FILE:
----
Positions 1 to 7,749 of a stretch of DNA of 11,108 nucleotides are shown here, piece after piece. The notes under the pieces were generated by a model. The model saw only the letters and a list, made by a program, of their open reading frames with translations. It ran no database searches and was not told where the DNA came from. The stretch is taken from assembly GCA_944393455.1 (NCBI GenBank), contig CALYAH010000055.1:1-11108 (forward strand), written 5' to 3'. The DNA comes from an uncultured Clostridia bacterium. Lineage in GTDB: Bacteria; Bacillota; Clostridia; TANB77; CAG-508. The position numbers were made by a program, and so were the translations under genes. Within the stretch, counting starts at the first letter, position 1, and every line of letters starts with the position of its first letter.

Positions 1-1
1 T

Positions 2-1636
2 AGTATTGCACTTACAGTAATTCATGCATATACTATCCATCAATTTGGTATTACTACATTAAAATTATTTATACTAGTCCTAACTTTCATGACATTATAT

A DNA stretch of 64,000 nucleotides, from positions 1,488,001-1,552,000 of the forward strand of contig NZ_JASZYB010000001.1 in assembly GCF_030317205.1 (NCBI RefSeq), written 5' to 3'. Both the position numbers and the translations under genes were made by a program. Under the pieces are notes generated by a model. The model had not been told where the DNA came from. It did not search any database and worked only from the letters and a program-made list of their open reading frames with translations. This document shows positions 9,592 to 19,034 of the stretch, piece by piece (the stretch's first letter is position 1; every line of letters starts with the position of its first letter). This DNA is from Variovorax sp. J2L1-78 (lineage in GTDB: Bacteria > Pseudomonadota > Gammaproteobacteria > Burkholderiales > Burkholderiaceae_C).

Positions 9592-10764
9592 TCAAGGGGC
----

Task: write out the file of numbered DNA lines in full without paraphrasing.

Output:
Positions 1 to 7,749 of a stretch of DNA of 11,108 nucleotides are shown here, piece after piece. The notes under the pieces were generated by a model. The model saw only the letters and a list, made by a program, of their open reading frames with translations. It ran no database searches and was not told where the DNA came from. The stretch is taken from assembly GCA_944393455.1 (NCBI GenBank), contig CALYAH010000055.1:1-11108 (forward strand), written 5' to 3'. The DNA comes from an uncultured Clostridia bacterium. Lineage in GTDB: Bacteria; Bacillota; Clostridia; TANB77; CAG-508. The position numbers were made by a program, and so were the translations under genes. Within the stretch, counting starts at the first letter, position 1, and every line of letters starts with the position of its first letter.

Positions 1-1
1 T

Positions 2-1636
2 AGTATTGCACTTACAGTAATTCATGCATATACTATCCATCAATTTGGTATTACTACATTAAAATTATTTATACTAGTCCTAACTTTCATGACATTATAT

A DNA stretch of 64,000 nucleotides, from positions 1,488,001-1,552,000 of the forward strand of contig NZ_JASZYB010000001.1 in assembly GCF_030317205.1 (NCBI RefSeq), written 5' to 3'. Both the position numbers and the translations under genes were made by a program. Under the pieces are notes generated by a model. The model had not been told where the DNA came from. It did not search any database and worked only from the letters and a program-made list of their open reading frames with translations. This document shows positions 9,592 to 19,034 of the stretch, piece by piece (the stretch's first letter is position 1; every line of letters starts with the position of its first letter). This DNA is from Variovorax sp. J2L1-78 (lineage in GTDB: Bacteria > Pseudomonadota > Gammaproteobacteria > Burkholderiales > Burkholderiaceae_C).

Positions 9592-10764
9592 TCAAGGGGC